My bank is filling up fast, and what am I going to do then?
I pass it throughout the day and night, every time I stumble through my kitchen. A kitchen is not such a strange place to have a bank if you really think about it, which you probably won't. Consider the close affiliation between treasure and things destined for the digestive track: clams, bananas, taters, cabbage, bread, cake, etc., all things which slang has assigned to items sustaining body and soul.
Anyhow, my bank sits leadenly in my kitchen, slowly but steadily filling up. A foundation bed of pennies, layered with state-specific quarters with a solid sprinkling of nickels and dimes. All consigned at the end of the day (or at least the pants-wearing part of the day) to a large plastic container better suited for storing a winter's worth of split-pea soup. All together, a mixture of metal and Tupperware. My savings bank.
The last time it filled up, I emptied it into an oyster sack and lugged it to a licensed bank, the kind with tellers and guards and awful savings rates. They gave me an electronic counting machine, and it was fairly easy to come to a full accounting, all $423 and change.
Now the Late Unpleasantness has washed away that branch of the licensed bank, leaving me only a bedraggled branch without such pleasantries as electronic counting machines. Maybe I'll have to revert to the old way, counting coins by hand and putting 10 bucks worth in an envelope. It was a process that seemed to cry out for an abacus. ...
Why take the trouble? I saved no appreciable capital, cash or coin, during the opening decades of my work life -- or the ones that followed, either. "They don't make shrouds with pockets" goes the old saying, and I completely agreed. My disdain for the hoarding of lucre even extended to coinage. If I dropped a penny, I would refuse to bend over to pick it up, superstition dictating that to do so would inform the gods that I was desperate for cash. Later, the superstition spread to nickels and dimes, and I was working my way up to quarters.
But somewhere along the way, I started to save pocket change in my Tupperware branch. Maybe chronology had something to do with it. My grandfather had been a devotee of cigarettes and whiskey and wild, wild horses in his younger days, but as the fires flickered, he morphed into some Dickensian skinflint. When my grandma came back from the grocery, he'd check the price of every item against the receipt. He had a Depression-era distrust of putting all his savings in one place, so on paydays he'd strap a money belt under his shirt and ride buses all over town, depositing a little bit here, a little bit there.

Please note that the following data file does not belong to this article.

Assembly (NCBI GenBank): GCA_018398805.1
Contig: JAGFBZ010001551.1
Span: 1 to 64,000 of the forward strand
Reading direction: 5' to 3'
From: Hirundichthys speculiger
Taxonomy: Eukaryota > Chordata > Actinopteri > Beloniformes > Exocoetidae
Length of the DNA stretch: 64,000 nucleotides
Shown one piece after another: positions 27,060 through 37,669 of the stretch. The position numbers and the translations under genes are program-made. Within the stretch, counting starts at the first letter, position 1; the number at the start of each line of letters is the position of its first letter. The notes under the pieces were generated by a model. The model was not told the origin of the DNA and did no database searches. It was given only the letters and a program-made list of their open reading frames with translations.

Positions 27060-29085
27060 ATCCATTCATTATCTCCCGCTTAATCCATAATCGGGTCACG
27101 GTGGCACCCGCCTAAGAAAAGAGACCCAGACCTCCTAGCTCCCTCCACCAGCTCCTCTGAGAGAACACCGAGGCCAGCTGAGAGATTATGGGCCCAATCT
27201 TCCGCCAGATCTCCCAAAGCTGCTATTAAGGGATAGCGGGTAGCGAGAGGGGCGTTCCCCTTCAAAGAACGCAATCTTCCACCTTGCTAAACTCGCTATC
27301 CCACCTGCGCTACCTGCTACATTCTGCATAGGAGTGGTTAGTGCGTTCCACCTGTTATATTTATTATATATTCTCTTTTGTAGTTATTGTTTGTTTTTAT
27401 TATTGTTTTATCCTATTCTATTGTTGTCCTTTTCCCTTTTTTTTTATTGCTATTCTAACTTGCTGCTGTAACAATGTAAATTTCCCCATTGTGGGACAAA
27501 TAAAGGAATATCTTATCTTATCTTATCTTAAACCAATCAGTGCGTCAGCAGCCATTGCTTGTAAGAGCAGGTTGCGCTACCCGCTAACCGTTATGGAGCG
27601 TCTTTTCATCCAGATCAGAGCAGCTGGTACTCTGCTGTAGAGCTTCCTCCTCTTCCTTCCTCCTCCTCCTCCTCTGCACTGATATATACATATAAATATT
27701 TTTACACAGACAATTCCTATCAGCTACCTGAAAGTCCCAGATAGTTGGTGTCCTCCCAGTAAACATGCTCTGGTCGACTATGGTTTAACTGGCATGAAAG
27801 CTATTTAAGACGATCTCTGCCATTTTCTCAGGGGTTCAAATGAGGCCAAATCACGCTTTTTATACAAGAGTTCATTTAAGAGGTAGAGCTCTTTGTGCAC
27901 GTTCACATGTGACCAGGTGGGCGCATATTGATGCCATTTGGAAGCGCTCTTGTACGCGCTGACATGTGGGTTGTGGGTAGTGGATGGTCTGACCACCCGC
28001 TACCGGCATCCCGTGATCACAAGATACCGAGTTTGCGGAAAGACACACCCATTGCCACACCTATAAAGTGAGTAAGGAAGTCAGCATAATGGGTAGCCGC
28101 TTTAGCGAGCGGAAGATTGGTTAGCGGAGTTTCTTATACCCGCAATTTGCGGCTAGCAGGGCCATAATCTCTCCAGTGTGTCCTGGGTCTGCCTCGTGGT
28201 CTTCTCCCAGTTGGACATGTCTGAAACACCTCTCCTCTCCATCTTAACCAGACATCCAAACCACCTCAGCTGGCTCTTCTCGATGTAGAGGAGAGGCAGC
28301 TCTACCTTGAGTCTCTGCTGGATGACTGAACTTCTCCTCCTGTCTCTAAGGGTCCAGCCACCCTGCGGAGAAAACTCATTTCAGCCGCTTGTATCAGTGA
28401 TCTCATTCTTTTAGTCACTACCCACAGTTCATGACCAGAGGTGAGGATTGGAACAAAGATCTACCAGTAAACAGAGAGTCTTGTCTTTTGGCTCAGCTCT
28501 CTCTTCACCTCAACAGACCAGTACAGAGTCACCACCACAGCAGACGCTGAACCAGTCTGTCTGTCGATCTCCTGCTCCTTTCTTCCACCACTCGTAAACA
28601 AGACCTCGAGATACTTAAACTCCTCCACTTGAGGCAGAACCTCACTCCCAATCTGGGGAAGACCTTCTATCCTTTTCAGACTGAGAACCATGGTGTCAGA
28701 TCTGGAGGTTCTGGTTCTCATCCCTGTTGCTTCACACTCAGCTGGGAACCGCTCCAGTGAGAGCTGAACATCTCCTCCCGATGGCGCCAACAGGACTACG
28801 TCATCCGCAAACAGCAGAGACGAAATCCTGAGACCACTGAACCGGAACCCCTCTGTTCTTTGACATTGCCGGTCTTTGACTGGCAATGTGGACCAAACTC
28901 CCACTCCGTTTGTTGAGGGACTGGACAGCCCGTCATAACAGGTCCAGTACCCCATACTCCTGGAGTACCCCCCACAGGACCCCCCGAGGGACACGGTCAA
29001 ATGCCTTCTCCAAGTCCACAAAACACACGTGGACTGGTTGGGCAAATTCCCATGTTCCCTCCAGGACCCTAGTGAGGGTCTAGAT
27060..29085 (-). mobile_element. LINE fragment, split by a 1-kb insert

So maybe I was becoming more like him. God wouldn't take a man who was still saving, would he?
But this new passion would not come easy, even in a kitchen. I got a piggy bank when I was a kid. It wasn't actually a pig; it was a tin cowboy riding a tin bronco and between his tin shoulders was a slot, available always for any coin smaller than a half-dollar.
The arrival of a piggy bank marked a demarcation line between the two sides of a divided self. What two sides? Just these: the side of instant gratification; the side of spend for now versus the side of save for later.
Deferment took an early lead. I slipped a few pennies into my tin bank. Then I held it, I shook it, I tried to estimate how much money it would take to fill, how long it would take to fill. What I would one day buy with its fill. ...
I can't quite recall how long it took for instant gratification to take over. I only recall holding the tin bronc-rider upside down and trying very, very heard to shake some real American money OUT of the bank. In case you've forgotten, it is not easy to get money out of a bank -- but how could anyone possibly forget that? You shake and shake, but the bullion never quite lines up with the slot, not even after painstaking maneuvering with the blade of a penknife. No, it requires juggling, prying, gashing and widening with the help of a hefty screwdriver. Then, and only then, do you know the exquisite pleasure of a bank withdrawal, aka stealing from yourself.
After that deflowering, never again would the little tin bank hold the promise of steadily escalating wealth. From now on, it would be a juggle of deposits and withdrawals until finally the slot in the cowboy's back became so enlarged it almost swallowed the hefty screwdriver. ...
Was it not ever so? Did a kid ever truly fill up a piggy bank? Did not today's licorice always win out over tomorrow's fishing rod?
And nowadays do kids even bother with piggy banks? When their coveting leans towards Hovercraft or some telephonic gadget that takes your pet's pulse and retails for high three digits? When it costs the Mint six cents to make a nickel? When Congress is threatening to pull the plug on pennies?
Besides, what kind of child prospers under piggy-bank rule? Next thing you know, the piggy banker has stopped buying cigarettes and started bumming them, drops promissory notes in the church collection plate, forecloses on single mothers, builds up a huge fortune and never quite learns to enjoy it. ...
And why not?
I told you before. They don't make shrouds with pockets.